School shooting victim 'brain dead,' life support ending
A teenage girl who was shot when a classmate opened fire inside their Maryland high school is brain dead and is being removed from life support, her mother said Thursday
Melissa Willey told news reporters Thursday night that her daughter, 16-year-old Jaelynn Willey has "no life left in her." She said Jaelynn would be removed from life support during the evening.
The teen was shot Tuesday by 17-year-old Austin Rollins at Great Mills High School in St. Mary's County.
Rollins died after shooting Willey. A school resource officer got there within a minute and fired a shot at Rollins, but it's not yet clear whether Rollins was killed by the officer's bullet or took his own life.
The St. Mary's County Sheriff's Office said Wednesday Rollins and the girl had been in a relationship that recently ended.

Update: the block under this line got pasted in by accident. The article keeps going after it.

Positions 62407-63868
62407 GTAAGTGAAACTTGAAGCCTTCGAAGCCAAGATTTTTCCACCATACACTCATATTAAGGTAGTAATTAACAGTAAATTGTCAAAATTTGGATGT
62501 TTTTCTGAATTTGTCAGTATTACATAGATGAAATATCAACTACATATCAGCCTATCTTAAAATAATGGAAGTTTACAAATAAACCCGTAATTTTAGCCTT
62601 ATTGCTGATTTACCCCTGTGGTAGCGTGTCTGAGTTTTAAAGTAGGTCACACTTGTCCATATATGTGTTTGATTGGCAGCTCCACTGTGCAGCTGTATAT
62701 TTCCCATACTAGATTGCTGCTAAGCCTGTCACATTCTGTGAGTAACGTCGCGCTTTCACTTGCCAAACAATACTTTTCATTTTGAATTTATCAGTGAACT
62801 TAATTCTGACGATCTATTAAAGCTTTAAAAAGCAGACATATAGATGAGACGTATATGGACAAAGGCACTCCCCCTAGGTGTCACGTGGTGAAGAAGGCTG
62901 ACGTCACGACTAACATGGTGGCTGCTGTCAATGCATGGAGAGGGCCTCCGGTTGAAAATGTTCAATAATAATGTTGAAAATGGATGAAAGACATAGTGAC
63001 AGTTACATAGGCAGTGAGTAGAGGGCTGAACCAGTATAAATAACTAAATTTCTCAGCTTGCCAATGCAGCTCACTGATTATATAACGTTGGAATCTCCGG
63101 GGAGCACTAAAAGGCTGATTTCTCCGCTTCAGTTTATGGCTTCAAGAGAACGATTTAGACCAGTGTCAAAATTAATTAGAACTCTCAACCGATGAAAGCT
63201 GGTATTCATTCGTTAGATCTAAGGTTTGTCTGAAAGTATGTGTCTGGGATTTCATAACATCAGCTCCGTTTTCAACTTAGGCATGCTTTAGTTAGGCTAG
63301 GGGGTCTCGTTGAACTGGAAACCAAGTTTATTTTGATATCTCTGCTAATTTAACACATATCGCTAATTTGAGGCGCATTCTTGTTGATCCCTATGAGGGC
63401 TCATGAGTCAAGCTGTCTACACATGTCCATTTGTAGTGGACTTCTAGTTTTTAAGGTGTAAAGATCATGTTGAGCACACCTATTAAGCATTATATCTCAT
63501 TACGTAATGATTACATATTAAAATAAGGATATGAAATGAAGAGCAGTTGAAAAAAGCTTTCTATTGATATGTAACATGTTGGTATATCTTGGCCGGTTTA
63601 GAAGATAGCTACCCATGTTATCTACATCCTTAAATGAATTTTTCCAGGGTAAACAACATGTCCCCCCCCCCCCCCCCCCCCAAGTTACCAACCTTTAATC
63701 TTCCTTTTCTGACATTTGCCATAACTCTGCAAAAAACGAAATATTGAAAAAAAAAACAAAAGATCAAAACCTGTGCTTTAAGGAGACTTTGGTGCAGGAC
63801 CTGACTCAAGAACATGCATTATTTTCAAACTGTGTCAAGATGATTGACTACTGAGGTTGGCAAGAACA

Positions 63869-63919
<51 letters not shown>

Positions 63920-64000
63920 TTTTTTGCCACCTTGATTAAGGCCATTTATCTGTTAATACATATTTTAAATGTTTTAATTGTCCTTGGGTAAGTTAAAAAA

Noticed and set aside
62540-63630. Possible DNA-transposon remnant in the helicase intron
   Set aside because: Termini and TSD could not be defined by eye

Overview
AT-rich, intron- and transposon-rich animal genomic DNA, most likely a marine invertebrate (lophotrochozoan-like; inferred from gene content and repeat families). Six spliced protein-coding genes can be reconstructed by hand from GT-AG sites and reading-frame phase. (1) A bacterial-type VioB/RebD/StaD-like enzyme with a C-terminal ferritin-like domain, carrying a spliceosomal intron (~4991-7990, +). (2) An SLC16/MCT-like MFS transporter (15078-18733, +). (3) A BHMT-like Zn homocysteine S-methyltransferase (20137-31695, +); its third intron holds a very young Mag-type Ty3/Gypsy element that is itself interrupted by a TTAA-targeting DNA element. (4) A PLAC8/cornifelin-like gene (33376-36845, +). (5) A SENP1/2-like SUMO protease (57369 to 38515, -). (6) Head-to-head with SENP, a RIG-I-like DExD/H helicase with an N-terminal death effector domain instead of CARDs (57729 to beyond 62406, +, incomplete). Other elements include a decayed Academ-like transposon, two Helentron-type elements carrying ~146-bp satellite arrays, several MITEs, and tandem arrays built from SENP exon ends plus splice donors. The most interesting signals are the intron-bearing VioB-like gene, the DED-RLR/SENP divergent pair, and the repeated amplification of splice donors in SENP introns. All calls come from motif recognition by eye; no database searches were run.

"All indications suggest the shooting was not a random act of violence," police said in a statement.
Willey had been in critical condition at the University of Maryland Prince George's Hospital Center. A fundraising page to help her family has raised more than $59,000.
A 14-year-old boy who was shot in the thigh during the encounter was released Wednesday from a hospital.
Attempts to reach Rollins' family have been unsuccessful.
St. Mary's County Sheriff Tim Cameron credited Deputy First Class Blaine Gaskill with preventing any more loss of life.
Cameron said Gaskill, a six-year veteran with SWAT team training, responded within a minute and fired his weapon simultaneously with a final shot fired by Rollins. The officer was unharmed.
On Wednesday, authorities said the Glock handgun used in the shooting was legally owned by Rollins' father. In Maryland it is illegal for anyone under age 21 to possess a handgun unless it is required for their employment.
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